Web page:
J. Edgar Hoover FBI Building Neighborhood

Between the White House and the Capitol, connecting the executive and legislative branches of the Government, Pennsylvania Avenue is rich in historic association, traditions, and sentiments; no other mile of American roadway has provided the setting, over so long a period, for such a pageant of national pomp and ceremony. The inaugural parade of every President since Thomas Jefferson, and the funeral processions of the four Presidents who died in office, have followed this course; Lafayette and Kossuth and many other distinguished foreign guests, the King and Queen of England and other crowned rulers, have been acclaimed here; the homecoming armies of three wars have received tumultuous welcome as they marched along the Avenue.

Thomas Jefferson, in a letter written in November 1791—3 months after L’Enfant had drawn up his plan for the ‘Federal City’—is believed to be the first to refer to Pennsylvania Avenue under that name. In L’Enfant’s plan, the main diagonal avenue was to extend from the Anacostia River to Georgetown along the line of three chief points— the “Federal house,” the “President’s palace,” and a “grand square” at what is now Washington Circle. In his report of 1791, accompanying the L’Enfant plan, President Washington wrote: “The Grand Avenue connecting both the palace and the federal house will be most magnificent & most convenient.” But at the time when this report was written and for several year thereafter, the “Grand avenue” was no more than a footpath cut through a tangled growth of trees and bushes along the marshy border of Tiber Creek.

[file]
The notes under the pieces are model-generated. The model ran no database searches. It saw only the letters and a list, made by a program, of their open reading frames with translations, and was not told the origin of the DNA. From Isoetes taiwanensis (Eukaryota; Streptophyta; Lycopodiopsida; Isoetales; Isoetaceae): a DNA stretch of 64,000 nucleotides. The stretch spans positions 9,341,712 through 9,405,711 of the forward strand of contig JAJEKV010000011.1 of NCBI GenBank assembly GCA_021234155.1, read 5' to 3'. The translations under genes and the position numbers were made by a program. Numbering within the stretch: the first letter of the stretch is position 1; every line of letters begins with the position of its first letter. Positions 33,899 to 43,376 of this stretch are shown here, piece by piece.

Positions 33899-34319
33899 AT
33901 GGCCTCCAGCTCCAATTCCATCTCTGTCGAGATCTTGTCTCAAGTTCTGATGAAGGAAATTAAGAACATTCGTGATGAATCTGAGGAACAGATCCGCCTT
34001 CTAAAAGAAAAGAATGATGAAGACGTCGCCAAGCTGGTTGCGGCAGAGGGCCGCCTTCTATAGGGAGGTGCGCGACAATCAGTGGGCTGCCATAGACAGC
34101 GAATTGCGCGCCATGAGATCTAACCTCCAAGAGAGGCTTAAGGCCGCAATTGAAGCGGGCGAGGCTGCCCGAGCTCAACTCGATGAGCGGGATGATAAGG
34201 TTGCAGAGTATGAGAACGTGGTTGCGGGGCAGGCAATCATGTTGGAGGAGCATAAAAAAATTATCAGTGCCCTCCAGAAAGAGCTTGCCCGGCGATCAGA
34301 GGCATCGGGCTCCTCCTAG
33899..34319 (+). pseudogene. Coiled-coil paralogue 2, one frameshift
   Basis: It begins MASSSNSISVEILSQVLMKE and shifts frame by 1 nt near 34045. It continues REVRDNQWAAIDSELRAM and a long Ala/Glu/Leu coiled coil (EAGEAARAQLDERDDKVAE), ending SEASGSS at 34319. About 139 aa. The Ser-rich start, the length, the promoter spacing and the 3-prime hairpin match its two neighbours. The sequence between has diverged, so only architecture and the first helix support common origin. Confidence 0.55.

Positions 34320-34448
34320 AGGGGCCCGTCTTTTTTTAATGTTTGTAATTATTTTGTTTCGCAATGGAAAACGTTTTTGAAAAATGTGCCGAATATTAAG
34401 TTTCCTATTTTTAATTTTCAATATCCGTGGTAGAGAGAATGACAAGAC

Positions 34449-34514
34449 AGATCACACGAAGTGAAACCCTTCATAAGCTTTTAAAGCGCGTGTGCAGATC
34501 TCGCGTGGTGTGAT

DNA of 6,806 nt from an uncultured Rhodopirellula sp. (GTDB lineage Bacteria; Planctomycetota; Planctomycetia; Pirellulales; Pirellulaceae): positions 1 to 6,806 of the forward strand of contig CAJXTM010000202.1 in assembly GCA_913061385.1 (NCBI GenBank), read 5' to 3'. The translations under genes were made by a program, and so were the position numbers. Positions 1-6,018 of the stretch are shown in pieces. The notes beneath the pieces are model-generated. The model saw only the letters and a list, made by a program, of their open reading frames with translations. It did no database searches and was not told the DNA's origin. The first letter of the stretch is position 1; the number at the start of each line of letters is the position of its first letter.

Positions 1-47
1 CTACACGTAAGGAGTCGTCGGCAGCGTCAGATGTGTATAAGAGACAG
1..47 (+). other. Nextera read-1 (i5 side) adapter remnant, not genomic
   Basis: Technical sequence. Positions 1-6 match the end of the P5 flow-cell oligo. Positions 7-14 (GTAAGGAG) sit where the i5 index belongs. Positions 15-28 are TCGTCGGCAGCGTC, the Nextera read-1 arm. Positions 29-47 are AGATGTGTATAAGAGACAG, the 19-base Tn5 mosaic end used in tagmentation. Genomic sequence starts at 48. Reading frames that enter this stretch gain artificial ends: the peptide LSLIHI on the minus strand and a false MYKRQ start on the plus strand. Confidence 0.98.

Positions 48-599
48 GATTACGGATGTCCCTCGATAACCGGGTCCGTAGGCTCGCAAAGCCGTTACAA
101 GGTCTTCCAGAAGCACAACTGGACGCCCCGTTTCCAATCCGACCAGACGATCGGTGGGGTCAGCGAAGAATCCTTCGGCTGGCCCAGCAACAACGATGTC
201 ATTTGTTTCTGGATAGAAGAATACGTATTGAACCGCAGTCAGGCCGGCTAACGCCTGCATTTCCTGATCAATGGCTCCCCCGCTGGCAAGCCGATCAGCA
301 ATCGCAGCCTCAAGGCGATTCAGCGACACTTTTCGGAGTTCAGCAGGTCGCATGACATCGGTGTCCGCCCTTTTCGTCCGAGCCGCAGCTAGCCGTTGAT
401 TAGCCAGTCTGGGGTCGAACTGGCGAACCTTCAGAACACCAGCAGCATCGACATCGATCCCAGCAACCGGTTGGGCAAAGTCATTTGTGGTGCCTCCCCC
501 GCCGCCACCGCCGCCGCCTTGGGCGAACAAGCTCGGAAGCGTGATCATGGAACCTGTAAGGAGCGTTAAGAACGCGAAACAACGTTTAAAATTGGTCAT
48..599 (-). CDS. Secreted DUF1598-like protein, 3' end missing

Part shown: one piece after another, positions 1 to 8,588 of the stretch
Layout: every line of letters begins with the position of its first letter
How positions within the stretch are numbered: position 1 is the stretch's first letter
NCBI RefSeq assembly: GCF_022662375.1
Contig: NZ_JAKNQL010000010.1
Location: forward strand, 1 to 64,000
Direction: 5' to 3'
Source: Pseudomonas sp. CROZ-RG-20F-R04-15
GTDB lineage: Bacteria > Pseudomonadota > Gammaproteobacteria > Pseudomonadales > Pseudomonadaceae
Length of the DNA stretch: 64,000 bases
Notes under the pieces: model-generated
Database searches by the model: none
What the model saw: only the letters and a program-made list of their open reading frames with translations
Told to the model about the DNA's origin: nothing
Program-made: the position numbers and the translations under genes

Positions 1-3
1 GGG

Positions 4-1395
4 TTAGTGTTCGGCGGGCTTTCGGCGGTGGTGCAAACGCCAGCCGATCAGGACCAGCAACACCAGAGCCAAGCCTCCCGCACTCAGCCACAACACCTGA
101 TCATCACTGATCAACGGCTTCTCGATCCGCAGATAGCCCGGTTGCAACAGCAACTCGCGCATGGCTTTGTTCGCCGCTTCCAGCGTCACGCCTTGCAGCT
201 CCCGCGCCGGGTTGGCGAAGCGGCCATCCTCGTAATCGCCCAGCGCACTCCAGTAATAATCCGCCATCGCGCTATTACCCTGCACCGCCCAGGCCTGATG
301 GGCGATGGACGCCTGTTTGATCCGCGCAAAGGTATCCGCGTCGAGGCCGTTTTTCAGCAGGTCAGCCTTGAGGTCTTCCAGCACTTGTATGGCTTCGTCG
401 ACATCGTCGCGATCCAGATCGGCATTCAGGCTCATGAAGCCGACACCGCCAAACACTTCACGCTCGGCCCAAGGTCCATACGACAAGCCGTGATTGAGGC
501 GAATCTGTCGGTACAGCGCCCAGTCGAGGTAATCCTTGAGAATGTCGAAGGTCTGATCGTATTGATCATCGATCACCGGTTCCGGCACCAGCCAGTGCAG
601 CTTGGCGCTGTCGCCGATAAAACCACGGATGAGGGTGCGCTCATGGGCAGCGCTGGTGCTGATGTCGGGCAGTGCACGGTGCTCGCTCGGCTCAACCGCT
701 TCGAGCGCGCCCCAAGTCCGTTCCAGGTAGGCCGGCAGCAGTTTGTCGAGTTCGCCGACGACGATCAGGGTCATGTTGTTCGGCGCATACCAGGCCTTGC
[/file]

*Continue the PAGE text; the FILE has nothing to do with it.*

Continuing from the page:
The early development of the ‘Grand Avenue’ was chiefly residential until about 1825. Then the substantial red- brick dwellings began to be converted into boarding-houses and shops, while hotels spring up all along the thoroughfare. After the middle of the century, Pennsylvania Avenue from the Capitol to the 9th or 10th Street steadily deteriorated into a blighted region of saloons, gambling dens, lodging houses, quick-lunch rooms, cheap-jack shops, and catch-penny amusement places. Then came the great regeneration in the first quarter of the twentieth century. Most the old buildings on the south side of the Avenue between the Capitol and the Treasury, and for several blocks on the lower north side, were demolished; park areas were laid out, and the ambitious Triangle development begun under the guidance of the Senate Park Commission of 1901.

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